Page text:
Digital monitoring can provide significant support to this patient-centred follow-up, or remote cancer surveillance. Within the NHS Long Term Plan (2019) there is recognition that implementation of self-management services tailored to individual needs offers huge benefits to patients and providers. It will improve the quality of life for people following treatment for cancer through addressing their needs, and help them to return to living their lives as positively, healthily and quickly as possible. (NHS England, 2019).
beetrootONCOLOGY is an exciting new service specifically designed for remote cancer surveillance pathways, but based on the tried and tested beetrootDMARD service. It utilises the beetrootPROMS approach to collect quality of life data from patients and will enable better communication between patients and their clinicians.
As patients receive ever better care for cancer diagnoses their life expectancy improves. They can return to living normal lives. However there is always a risk that their cancer may return. Should it do so they need the earliest possible intervention. While they’re away from the hospital environment living independent lives its easy for those earlier signs to be missed.
Additionally there is an increased risk that newly referred patients whose investigations have been deferred due to capacity issues caused by Covid-19 may be ‘lost’ to the system as it gets back to normal. Delays can prove life-threatening as shown in this article.
Collect a range of data from patients using beetrootPROMS, and, by combing that data with previously collected clinical data use patient-specific surveillance templates to identify patients of concern. Surveillance templates are similar to the monitoring profiles used in beetrootDMARD, the monitoring rules for which which are based on diagnosis and medication. In beetrootCANCER the templates’ rules are based more on tumour site and treatment regime.
Also use beetrootPROMS to:
- collect remote data from patients such as quality of life questionnaires and some vital signs and use those data to identify early onset of problems
- provide regular ‘nudge’ education and advice
- enable two-way communication between patients and their clinicians.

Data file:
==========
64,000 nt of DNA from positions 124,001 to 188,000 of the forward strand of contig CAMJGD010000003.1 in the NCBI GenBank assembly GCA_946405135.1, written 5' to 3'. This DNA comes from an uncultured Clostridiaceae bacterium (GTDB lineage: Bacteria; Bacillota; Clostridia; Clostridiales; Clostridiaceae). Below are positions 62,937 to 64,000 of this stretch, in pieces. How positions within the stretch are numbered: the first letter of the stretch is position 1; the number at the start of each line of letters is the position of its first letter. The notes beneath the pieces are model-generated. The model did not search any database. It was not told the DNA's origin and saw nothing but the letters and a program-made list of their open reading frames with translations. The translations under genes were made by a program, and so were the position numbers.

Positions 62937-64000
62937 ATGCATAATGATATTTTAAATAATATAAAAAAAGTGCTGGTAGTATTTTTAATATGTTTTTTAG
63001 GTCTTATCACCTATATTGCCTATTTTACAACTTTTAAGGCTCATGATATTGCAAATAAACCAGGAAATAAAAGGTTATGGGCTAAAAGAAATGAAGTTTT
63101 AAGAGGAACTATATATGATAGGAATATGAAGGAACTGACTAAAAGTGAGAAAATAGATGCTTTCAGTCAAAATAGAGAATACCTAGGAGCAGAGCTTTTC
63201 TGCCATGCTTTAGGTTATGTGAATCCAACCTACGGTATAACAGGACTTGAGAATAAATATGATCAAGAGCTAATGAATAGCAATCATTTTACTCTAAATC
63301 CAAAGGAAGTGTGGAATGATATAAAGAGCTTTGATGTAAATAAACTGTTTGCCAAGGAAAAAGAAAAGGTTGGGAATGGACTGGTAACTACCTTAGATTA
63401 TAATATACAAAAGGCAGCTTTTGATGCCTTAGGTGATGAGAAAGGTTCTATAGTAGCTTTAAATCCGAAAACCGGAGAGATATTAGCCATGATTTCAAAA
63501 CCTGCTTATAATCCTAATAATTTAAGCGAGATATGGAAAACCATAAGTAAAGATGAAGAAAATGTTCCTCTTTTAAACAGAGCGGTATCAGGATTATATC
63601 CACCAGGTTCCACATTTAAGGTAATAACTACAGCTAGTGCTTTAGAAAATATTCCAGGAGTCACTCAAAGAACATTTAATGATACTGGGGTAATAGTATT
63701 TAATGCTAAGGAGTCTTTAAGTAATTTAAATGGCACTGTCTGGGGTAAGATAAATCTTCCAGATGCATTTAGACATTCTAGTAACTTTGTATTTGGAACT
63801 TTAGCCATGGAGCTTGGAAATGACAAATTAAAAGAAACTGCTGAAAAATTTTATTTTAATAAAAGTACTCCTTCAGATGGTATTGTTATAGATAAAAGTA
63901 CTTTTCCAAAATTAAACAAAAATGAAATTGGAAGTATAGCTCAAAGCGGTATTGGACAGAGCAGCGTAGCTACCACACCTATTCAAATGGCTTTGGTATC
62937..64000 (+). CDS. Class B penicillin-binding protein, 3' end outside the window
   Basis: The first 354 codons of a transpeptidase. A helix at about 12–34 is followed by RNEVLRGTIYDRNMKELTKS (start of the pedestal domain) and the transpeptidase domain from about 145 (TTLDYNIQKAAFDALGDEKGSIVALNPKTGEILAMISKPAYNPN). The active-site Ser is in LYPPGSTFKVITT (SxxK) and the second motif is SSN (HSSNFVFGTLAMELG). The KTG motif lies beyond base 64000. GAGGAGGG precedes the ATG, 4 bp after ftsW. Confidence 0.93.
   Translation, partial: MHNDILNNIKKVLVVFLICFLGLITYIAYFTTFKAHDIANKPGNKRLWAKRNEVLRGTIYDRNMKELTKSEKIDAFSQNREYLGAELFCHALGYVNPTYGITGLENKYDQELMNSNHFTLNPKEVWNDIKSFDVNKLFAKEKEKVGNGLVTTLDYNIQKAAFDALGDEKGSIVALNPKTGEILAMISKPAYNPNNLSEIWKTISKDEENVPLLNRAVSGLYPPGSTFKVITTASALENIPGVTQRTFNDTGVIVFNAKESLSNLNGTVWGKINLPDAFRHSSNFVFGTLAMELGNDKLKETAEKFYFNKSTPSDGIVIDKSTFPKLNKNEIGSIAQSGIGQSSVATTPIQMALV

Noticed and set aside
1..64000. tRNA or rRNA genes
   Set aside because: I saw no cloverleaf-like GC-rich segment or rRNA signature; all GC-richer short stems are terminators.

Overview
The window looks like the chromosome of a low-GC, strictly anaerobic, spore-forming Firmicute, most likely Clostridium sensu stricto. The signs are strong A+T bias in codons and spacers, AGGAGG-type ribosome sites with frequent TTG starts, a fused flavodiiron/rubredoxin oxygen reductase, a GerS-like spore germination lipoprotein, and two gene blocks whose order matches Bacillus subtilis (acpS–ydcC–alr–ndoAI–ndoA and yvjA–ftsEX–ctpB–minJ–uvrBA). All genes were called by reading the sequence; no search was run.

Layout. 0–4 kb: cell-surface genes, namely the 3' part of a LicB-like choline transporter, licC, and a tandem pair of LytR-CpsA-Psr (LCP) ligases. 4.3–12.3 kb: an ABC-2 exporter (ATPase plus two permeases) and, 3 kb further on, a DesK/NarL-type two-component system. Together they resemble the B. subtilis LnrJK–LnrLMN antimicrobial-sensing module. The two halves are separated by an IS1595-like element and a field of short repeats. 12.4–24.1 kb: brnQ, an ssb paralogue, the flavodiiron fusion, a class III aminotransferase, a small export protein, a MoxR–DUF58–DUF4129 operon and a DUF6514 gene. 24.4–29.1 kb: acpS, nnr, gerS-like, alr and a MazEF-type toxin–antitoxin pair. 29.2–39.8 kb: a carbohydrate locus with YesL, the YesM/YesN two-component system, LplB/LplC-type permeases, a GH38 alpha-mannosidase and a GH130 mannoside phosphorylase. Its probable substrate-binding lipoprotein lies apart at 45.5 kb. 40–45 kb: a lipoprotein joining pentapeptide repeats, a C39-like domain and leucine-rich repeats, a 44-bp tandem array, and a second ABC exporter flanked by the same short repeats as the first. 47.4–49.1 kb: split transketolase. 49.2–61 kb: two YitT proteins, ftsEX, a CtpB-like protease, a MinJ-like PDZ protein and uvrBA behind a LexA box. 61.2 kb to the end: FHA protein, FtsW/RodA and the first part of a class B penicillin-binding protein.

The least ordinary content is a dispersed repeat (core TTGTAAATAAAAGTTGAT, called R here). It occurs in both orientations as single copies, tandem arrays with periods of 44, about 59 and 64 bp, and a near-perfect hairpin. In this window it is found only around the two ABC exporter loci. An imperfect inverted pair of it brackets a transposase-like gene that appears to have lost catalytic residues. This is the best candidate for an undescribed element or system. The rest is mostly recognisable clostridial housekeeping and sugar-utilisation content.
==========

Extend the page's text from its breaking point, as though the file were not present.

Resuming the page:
beetrootCANCER case study
At the end of 2019 the MSE Group Cancer Directorate, initiated a tender process to procure a new open access cancer surveillance digital health service. The intention was, at that time, to provide faster and more effective remote surveillance and monitoring of cancer patients treated at any of the Trust’s three hospitals (covering a population of 1.2 million). The competitive process started just before Christmas 2019, and responses were received by early February, 2020.
And then the coronavirus pandemic gathered pace.
The selection process revealed THERAPYAUDIT to be the preferred bidder, with a proposal to offer beetrootCANCER as the digital health service of choice. beetrootCANCER is unashamedly based on beetrootDMARD, a service which has been successfully deployed to the Trust to benefit clinicians and patients who required remote Disease Modifying Rheumatic Drugs (DMARDs), such as methotrexate. While beetrootCANCER wasn’t presented as an off-the-shelf solution for cancer surveillance, it had a sound basis to work with, and the additional benefit of a two-level beetrootPROMS service to enable effective communication with patients.
Michael Catling, former MSE Group Director, Cancer
This beetrootCANCER deployment is at an early stage, but work has started with breast cancer units to identify patients and connect to the various data sources that will provide important patient data. The plan is to extend the service to colo-rectal and prostate cancer patients, and also introduce the web-portal version of beetrootPROMS over the coming months. Although the necessary use of video-consult is a vital tool in maintaining ongoing communication between THERAPYAUDIT and MSE team members, a deployment devoid of physical contact from the outset will be an interesting challenge. Human beings, after all, are exactly that, human and social, and even a single in-person kick-off meeting is worth a number of crackly video calls.